At some point during childhood, almost every American child who didn’t want to finish an evening meal was probably told there are starving children in the world who would love to have their dinner. My response to my mother one night when I adamantly did not want to eat my peas was, “Well let’s send it to them since they need it more than me.”
Some social entrepreneurs and organizations involved in charitable work and other socially conscious initiatives, often use a similar problem solving methodology to address global and local social problems. The issue can be Hunger, HIV/AIDS, Climate Change, Homelessness, Teen Suicide, Human Trafficking, Poverty or any other social problem; but key strategies are not designed around root causes or developed with a long term plan to bring about sustainable change. Instead, we use the equivalent of my childhood veggies as a solution to the issue, including efforts that are:
• Not enough to really make a difference
• Not a strategy to really end the social problem
• Not necessarily what the people in need even want
Sometimes, our solutions to social problems, awareness building campaigns and initiatives, create additional unintended issues or problems for local communities. If I send my food, could it lead to stomach problems or allergies? If we all send our unwanted dinners to an area where individuals are starving, how do local farmers and suppliers feed their families now that we have become the mass importer of all food consumed? How does someone heat your donation of a child’s leftover meatloaf when they don’t have a home? And how is a little meatloaf even helpful to a starving family of 8 that are vegetarians?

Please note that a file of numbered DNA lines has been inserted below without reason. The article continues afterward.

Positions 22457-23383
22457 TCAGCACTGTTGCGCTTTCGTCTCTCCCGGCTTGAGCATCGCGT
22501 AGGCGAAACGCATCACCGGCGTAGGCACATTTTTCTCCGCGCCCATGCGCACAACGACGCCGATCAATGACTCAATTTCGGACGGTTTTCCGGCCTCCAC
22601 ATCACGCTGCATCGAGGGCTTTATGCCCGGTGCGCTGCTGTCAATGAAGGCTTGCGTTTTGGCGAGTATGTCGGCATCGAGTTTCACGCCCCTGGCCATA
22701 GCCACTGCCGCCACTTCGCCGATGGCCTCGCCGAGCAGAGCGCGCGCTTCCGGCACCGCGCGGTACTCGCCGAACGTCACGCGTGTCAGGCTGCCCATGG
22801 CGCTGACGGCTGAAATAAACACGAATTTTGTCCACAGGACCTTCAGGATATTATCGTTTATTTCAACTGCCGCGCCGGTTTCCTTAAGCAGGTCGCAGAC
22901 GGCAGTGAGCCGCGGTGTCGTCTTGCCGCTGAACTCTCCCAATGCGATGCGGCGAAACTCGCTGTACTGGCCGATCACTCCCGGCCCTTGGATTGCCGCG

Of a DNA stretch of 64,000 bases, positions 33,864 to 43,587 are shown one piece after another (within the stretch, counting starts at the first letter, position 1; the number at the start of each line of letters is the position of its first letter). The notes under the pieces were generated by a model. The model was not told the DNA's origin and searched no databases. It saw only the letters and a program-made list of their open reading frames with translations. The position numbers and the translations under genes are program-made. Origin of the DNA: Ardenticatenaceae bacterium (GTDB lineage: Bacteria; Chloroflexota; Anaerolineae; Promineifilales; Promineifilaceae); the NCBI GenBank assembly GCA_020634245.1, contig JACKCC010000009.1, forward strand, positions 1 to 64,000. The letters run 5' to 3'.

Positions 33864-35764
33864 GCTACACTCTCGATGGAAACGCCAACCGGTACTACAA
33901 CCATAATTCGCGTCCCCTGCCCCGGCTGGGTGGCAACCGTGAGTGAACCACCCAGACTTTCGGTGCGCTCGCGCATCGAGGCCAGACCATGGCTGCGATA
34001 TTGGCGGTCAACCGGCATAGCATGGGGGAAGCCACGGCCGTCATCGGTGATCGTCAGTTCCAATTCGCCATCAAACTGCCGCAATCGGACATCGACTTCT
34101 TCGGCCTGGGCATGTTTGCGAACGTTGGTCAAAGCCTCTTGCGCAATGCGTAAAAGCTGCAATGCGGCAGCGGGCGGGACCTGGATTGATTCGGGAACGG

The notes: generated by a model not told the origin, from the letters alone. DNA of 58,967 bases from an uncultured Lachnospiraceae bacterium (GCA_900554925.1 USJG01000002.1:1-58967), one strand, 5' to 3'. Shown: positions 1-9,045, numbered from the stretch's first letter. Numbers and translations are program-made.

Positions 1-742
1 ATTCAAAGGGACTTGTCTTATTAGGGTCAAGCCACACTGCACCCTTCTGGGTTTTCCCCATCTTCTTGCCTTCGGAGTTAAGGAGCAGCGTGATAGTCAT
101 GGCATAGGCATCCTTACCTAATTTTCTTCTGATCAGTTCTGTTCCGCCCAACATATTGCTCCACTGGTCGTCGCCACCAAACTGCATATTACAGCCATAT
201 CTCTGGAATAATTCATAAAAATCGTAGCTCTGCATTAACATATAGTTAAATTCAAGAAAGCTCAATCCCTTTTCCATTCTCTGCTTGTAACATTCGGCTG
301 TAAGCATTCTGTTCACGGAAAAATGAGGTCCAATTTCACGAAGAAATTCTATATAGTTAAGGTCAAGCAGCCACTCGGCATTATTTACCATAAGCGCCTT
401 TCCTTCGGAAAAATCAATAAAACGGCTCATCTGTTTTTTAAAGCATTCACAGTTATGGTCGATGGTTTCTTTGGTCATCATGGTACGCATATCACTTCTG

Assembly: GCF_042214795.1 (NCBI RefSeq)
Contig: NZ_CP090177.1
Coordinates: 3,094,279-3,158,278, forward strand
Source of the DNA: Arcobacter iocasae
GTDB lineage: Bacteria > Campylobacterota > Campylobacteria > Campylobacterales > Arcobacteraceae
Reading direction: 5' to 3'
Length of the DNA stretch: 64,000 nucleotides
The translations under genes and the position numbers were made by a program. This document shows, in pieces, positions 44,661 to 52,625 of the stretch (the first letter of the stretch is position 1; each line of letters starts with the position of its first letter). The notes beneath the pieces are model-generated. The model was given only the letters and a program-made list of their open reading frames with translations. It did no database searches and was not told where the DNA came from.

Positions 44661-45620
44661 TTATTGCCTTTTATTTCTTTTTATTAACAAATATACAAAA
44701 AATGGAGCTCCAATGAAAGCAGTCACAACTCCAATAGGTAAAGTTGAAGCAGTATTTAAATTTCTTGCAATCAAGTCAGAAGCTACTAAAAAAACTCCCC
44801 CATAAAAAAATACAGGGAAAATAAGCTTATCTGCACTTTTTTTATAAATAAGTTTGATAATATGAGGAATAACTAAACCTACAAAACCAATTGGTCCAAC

But most importantly, why should they be happy with my leftovers (something they don’t necessarily like, they didn’t ask for and something which won’t address starvation in the long term) just because I am willing to give and they are in need?
In theory my childhood suggestion was GOOD. I shouldn’t waste when others are in need and I have been blessed with more, so I should be more than willing to give back. BUT GOOD IS NOT ENOUGH.
Truly addressing social problems requires more than a band-aid, “do-gooder” approach and individuals should be empowered to assist in making real change happen. Campaigns to address global problems, charitable organizations, corporate social responsibility programs, institutions and groups working on social issues, need to work towards the highest standard, with best practices and long term strategies. Less competition and more cohesion, inclusion and partnership amongst individuals and organizations with the same goals, will allow social issues to decrease and for more positive sustainable change to occur.
Individual global citizens should be empowered with the knowledge of the root causes of social problems and empowered to help others and themselves. Ultimately, with stronger strategies and working together there will be enough “GOOD” occurring to actually bring about sustainable impacts and global positive outcomes.
To learn more about the work of our organization visit www.SISGIGroup.org